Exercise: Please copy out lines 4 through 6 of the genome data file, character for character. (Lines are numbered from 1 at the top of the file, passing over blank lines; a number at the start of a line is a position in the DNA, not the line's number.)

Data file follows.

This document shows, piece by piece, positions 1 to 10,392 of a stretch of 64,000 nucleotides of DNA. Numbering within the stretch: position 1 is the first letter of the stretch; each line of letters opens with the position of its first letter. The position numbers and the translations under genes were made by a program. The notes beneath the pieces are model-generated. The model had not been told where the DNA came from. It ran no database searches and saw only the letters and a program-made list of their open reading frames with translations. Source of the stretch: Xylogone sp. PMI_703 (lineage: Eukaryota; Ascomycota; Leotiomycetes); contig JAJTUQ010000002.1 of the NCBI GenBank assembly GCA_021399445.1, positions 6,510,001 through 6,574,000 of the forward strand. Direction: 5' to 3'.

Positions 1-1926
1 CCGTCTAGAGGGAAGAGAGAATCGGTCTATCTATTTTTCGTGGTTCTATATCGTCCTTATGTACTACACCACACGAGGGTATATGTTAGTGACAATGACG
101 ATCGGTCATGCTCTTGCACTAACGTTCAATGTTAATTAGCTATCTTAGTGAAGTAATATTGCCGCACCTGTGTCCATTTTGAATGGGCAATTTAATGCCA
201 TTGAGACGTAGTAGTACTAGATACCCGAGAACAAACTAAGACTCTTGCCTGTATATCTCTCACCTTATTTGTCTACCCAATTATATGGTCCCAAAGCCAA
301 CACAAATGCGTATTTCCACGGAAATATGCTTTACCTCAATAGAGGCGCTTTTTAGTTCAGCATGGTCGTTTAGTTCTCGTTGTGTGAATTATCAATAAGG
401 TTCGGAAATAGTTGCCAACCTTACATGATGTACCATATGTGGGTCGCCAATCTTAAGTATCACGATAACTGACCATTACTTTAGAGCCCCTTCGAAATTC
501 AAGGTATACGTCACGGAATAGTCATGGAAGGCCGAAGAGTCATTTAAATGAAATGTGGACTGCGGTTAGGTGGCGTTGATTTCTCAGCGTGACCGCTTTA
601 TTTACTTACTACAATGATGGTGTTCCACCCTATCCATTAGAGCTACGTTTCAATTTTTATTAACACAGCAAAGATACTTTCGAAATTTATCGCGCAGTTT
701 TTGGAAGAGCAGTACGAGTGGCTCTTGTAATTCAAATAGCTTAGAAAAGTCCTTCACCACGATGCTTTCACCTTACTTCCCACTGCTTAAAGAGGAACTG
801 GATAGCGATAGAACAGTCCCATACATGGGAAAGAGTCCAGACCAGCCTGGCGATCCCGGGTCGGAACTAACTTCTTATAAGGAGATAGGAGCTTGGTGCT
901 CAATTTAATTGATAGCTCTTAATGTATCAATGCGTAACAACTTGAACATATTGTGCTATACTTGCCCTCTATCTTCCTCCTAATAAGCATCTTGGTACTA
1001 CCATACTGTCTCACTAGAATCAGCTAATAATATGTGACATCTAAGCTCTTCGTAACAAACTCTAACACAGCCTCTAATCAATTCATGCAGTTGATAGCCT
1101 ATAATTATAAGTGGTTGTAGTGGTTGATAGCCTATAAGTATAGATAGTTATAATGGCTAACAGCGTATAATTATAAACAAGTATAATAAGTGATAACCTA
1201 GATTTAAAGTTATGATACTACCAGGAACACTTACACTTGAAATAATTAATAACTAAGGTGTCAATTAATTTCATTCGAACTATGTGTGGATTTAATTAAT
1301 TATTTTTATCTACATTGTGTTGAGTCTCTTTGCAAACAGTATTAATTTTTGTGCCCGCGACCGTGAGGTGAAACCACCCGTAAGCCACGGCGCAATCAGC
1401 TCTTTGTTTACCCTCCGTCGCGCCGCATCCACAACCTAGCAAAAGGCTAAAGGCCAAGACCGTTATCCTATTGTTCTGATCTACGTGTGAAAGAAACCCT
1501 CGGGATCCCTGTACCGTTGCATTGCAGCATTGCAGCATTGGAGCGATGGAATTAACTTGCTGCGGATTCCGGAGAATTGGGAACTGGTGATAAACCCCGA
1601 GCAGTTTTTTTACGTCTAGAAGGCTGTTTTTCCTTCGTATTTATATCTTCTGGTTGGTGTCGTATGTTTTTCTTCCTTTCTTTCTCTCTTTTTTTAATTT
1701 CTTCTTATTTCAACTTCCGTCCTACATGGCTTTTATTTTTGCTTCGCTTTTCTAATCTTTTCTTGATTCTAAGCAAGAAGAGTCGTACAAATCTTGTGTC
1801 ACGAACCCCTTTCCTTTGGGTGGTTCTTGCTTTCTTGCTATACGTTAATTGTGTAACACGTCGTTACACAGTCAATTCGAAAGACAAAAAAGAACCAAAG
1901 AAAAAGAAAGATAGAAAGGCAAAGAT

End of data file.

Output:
101 ATCGGTCATGCTCTTGCACTAACGTTCAATGTTAATTAGCTATCTTAGTGAAGTAATATTGCCGCACCTGTGTCCATTTTGAATGGGCAATTTAATGCCA
201 TTGAGACGTAGTAGTACTAGATACCCGAGAACAAACTAAGACTCTTGCCTGTATATCTCTCACCTTATTTGTCTACCCAATTATATGGTCCCAAAGCCAA
301 CACAAATGCGTATTTCCACGGAAATATGCTTTACCTCAATAGAGGCGCTTTTTAGTTCAGCATGGTCGTTTAGTTCTCGTTGTGTGAATTATCAATAAGG